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West Village of Shirlington in Arlington, VA

Over 90% Sold Located minutes from Downtown DC in the heart of Arlington in an up an coming neighborhood is West Village of Shrilington.  So many options are right at your fingertips.  Try a different cuisine every night or the week, experience the live theater, enjoy the local nightlife with friends, spend an afternoon shopping, […]

Elan Condos in Fairfax Virginia

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Situated in middle of all the convenience you could ever want is Elan at East Market condos in Fairfax, VA.  The mixture of urban living and sophisticated design make Elan at East Market one of a kind.  Elan at East Market provides you with the city living at prices that you can afford.  Elan at […]

Tysons Corner

Tysons Corner Virginia

Tysons Corner, Virginia
Tysons Corner Center

Tysons Corner Center

Location of Tysons Corner, Virginia

Location of Tysons Corner, Virginia

State Virginia
County Fairfax
– Total 4.9 sq mi
– Land 4.9 sq mi
– Water 0.0 sq mi
Population (2000)
– Total 18,540
– Density 3,782.5/sq mi

Tysons Corner is a census-designated place (CDP) located in Fairfax County, Virginia. Located in the heart of Northern Virginia, Tysons Corner lies between McLean and Vienna along the Capital Beltway (I-495). The population was 18,540 as of the 2000 census. Tysons Corner is the nation’s 12th largest business district.

The area is home to Tysons Corner Center – the largest shopping mall in the state and in the Baltimore-Washington area – and to upscale malls Tysons Galleria and Fairfax Square. Every weekday, Tysons Corner draws 55,000 shoppers from around the region. In comparison, Washington, D.C. draws 15 million visitors annually, or the equivalent of 62,500 per weekday.

Tysons Corner has 46 million sqft of office and retail space, making it an important business district in its own right and the classic example of an edge city. Notable companies in the area typically use McLean or Vienna addresses rather than Tysons Corner.

Tysons Corner is the opposite of a bedroom community, with a daytime population greater than 100,000 and a nighttime population of less than 20,000. Local urban planners envision up to 200,000 jobs and 100,000 residents in coming decades.


As of the census of 2000, there were 18,540 people, 8,814 households, and 4,512 families residing in the community. The population density was 3,782.5 people per square mile. There were 9,474 housing units at an average density of 1,932.9/sq mi .

There were 8,814 households out of which 20.8% had children under the age of 18 living with them, 42.0% were married couples living together, 6.8% had a female householder with no husband present, and 48.8% were non-families. 39.0% of all households were made up of individuals and 7.9% had someone living alone who was 65 years of age or older. The average household size was 2.10 and the average family size was 2.86.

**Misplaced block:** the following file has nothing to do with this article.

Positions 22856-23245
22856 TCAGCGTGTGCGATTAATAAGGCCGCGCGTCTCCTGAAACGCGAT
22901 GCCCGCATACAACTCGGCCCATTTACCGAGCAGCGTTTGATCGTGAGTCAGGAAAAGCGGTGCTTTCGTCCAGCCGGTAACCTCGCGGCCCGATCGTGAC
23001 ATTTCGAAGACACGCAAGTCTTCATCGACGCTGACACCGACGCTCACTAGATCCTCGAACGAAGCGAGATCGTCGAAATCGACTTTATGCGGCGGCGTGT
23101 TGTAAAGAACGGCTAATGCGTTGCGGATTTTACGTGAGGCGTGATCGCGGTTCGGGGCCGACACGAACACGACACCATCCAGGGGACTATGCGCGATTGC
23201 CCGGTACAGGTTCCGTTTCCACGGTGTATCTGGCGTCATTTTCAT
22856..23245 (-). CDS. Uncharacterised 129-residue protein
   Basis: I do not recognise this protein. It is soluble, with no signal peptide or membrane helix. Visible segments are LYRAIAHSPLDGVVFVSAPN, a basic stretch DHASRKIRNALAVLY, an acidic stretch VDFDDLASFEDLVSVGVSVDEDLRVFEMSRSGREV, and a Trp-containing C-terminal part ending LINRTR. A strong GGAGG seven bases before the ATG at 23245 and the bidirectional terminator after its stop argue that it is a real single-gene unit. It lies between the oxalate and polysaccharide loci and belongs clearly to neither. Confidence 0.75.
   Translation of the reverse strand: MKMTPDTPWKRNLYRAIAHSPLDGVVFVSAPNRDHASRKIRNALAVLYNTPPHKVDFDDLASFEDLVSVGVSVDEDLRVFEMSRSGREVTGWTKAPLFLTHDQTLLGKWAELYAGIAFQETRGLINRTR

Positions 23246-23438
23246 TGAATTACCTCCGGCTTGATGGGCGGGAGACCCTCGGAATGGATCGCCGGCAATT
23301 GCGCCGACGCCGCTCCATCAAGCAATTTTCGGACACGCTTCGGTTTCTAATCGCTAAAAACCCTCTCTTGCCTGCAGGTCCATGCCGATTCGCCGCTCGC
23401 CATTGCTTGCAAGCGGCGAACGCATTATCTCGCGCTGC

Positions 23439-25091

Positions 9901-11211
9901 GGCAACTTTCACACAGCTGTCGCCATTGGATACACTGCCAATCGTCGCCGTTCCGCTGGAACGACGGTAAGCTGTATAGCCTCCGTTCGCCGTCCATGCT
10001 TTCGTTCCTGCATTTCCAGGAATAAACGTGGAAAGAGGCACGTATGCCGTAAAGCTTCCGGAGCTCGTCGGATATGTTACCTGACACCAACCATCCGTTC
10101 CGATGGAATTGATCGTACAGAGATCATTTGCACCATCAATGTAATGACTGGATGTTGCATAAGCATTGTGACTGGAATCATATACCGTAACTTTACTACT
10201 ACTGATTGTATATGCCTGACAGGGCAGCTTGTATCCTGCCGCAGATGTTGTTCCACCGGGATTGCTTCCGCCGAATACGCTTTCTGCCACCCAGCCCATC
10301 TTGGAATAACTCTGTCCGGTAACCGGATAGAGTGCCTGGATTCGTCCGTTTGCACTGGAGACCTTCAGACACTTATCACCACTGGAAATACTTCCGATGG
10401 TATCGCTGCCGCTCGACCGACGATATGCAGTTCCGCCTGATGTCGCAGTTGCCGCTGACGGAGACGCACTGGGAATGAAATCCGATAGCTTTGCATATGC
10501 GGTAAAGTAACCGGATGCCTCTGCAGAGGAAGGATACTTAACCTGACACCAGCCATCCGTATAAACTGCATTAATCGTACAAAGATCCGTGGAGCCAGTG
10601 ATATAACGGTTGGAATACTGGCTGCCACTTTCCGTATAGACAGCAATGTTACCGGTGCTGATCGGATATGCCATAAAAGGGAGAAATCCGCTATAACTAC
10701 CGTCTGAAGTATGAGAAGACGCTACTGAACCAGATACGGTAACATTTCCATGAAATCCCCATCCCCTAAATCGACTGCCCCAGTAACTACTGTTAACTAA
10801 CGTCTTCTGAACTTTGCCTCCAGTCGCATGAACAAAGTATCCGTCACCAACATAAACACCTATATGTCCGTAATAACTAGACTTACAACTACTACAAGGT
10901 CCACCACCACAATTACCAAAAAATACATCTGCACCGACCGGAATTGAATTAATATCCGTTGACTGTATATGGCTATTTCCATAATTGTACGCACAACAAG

The age distribution of the community was 17.8% under the age of 18, 8.0% from 18 to 24, 40.3% from 25 to 44, 23.7% from 45 to 64, and 10.2% who were 65 years of age or older. The median age was 36 years. For every 100 females there were 92.5 males. For every 100 females age 18 and over, there were 90.8 males.

The median income for a household in the community was $74,151, and the median income for a family was $94,227. Males had a median income of $69,659 versus $49,321 for females. The community’s per capita income is $47,292. About 5.5% of families and 7.0% of the population were below the poverty line, including 8.3% of those under age 18 and 13.2% of those age 65 or over.


In 2008, the Fairfax County Board of Supervisors voted to start a 40-year plan to urbanize Tysons Corner around the future 4 new stops of Washington Metro’s Silver Line to the area, in the line of neighboring Arlington’s Rosslyn-Ballston corridor.

Tysons Corner is poised to become much larger. Height limits around Metro stops could allow buildings up to 250 feet, which is lower than in Chicago but higher than in much of downtown Washington, where 160 feet is a typical maximum.

Tysons Corner serves as a “downtown” of Fairfax County, with one quarter of all office space and one eighth of all retail in the county. It is an auto-oriented edge city with severe traffic congestion, and it faces competition from the urban areas of Arlington and newer suburban edge cities such as Dulles.

Fairfax County plans to urbanize Tysons Corner by adding multiple modes of transit, pedestrian-friendly street design, and ground-level retail; however, recent decisions to build above-ground tracks and stations instead of underground tunnels have resulted in controversy.

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